People in West Cumbria depend on NHS hospitals in the North East for many specialist treatments.

On April 6, when London resident and Number 10 supremo Dominic Cummings was very ill with Covid-19 at his father’s property near Durham, I finally had an urgent cancer-related operation at the Freeman hospital in Newcastle. This was after two cancellations, one of which was because everything was being reorganised to stop the NHS being overwhelmed by Covid-19 patients.

I had been very upset. I live alone. I felt I was being forgotten about.

One of the things that enrages me most about Mr Cummings’ sense of entitlement, and Boris Johnson’s ‘whatever’ response, is the complete lack of thought Mr Cummings gave to the potential pressure taking a carload of coronavirus from London to Durham might put on health services en route and in the North of England. He and his wife, while both infectious, did in fact need to use the ambulance service and go to a Durham hospital because their child got ill.

Clearly, Mr Cummings thinks that the Stay Home, Protect the NHS, Save Lives slogans (that he no doubt signed off on) didn’t apply to him. He’s a special adviser who really does think he’s special.

The main treatment for the cancer I was diagnosed with last December still hasn’t happened. I am in my 11th week of self-isolating. Mr Cummings is now trying to get the Test, Track, Trace and Isolate scheme done. As we say in Cumbria, he needs to “git yam and stop theer”.



Step up to the plate

I EMAILED Mark Jenkinson MP:

I noted with disgust the actions of Mr Cummings who clearly flouted the rules concerning the lockdown on at least one occasion.

We have all had to make changes to our lives in order to stamp out this scourge on our planet.

I ask you to call upon this individual to do the honourable thing and resign! I understand you are a new and inexperienced MP but this is your opportunity to show what you are made of. I hope you step up to the plate.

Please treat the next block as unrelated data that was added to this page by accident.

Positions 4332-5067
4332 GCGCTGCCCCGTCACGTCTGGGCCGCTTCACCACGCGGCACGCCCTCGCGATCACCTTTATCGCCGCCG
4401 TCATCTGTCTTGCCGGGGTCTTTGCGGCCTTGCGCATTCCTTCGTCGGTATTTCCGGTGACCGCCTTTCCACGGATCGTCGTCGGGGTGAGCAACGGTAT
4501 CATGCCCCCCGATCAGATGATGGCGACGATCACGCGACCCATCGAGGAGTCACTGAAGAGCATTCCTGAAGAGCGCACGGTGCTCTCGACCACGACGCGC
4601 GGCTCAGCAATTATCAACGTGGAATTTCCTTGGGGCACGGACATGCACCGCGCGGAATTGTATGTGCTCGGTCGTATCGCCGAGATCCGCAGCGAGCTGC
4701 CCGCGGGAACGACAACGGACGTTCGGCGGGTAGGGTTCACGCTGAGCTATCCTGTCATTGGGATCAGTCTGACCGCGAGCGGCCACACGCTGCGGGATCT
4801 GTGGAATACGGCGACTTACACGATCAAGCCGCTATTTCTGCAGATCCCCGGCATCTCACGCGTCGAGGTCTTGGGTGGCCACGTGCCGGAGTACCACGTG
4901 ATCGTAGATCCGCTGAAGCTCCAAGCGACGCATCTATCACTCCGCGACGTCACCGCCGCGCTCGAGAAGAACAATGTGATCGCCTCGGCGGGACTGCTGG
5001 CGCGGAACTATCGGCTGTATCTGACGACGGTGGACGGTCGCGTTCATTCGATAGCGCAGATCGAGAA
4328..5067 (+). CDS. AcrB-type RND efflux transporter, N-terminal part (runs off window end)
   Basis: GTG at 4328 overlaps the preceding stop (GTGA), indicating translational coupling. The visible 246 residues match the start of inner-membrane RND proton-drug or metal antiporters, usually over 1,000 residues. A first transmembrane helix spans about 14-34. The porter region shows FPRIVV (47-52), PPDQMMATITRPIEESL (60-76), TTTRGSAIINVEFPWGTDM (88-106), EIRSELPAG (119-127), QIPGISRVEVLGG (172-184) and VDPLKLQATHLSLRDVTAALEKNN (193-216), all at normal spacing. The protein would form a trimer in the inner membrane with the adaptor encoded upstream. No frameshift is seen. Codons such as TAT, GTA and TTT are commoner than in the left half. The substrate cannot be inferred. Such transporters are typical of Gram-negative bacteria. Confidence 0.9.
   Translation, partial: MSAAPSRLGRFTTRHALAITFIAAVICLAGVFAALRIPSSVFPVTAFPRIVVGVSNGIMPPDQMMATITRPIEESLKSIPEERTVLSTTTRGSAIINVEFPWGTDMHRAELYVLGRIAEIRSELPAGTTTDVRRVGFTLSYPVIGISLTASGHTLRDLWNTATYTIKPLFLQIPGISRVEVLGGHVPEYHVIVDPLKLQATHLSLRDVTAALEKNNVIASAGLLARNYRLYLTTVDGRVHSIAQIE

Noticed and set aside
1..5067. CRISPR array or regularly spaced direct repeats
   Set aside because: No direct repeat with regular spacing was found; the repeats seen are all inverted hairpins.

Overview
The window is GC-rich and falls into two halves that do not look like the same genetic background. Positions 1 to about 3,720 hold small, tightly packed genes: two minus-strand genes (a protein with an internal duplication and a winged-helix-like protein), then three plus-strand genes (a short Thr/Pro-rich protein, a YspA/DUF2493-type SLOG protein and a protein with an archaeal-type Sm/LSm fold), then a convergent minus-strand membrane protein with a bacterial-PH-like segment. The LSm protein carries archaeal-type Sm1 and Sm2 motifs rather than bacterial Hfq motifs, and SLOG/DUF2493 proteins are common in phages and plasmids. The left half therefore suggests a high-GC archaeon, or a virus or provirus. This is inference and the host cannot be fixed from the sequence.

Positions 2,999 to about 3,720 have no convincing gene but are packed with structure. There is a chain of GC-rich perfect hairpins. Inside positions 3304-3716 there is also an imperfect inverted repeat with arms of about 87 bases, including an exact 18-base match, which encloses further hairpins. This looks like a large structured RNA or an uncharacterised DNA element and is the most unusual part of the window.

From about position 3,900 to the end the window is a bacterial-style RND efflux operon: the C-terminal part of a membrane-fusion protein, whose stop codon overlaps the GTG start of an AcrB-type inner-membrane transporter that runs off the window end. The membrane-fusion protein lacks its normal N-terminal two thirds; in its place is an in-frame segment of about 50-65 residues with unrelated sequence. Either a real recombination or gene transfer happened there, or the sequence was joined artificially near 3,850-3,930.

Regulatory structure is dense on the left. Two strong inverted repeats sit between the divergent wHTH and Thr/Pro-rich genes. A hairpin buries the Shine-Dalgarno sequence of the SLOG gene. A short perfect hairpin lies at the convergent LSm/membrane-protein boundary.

By email

Does he think we’re idiots?

one can only come to the conclusion that either:

A) Mr Cummings is an idiot; or

B) Mr Cummings thinks we are idiots.

He left London because he could, and drove to Durham because he could. He didn’t consider for one moment that he was leaving an area that was Covid-19 rife.

His wife and son were the taken ill and went either by car or ambulance to a hospital in the Durham area and kept, as Mr Cummings stated, overnight. In doing this he must surely have known that there could have been a chance they had coronavirus and this would possibly bring extra pressure on an area of the UK where it wasn’t so prevalent.

He also stated that his eyesight had been affected and to test whether he could drive back to London he, his wife and young son went to Barnard Castle. Why on earth would he risk driving a vehicle on a public road if this was so? Why risk the health of his wife and son by taking them along? Could his wife not have driven?

It seems in solving his problem of childcare he has caused no end of problems AND put many others at risk.

What concerns me is this: who is running this country, Boris Johnson or Dominic Cummings? Workington ‘ Man ‘ voted Conservative. Did they really want this type of Conservative?



Riding roughshod

Below is a copy of a letter I have sent to Mark Jenkinson MP:

I concede Mr Cummings he did not legally break the rules but he certainly rode roughshod over the spirit in which they were intended.

More importantly his frank press conference revealed that he DID break the even more serious rules around isolation and quarantine. Having rushed home from Downing Street on that day to ascertain the extent of his wife’s illness he then RETURNED to work. By his own words he thought his wife had Covid-19. The government instructions at that time, in these circumstances, was for the ill person to isolate (at home) and the rest of the household to quarantine (at home) for 14 days. This was to be done immediately.

Instead Mr Cummings returned to work and was now, of course, a potential spreader of Covid-19.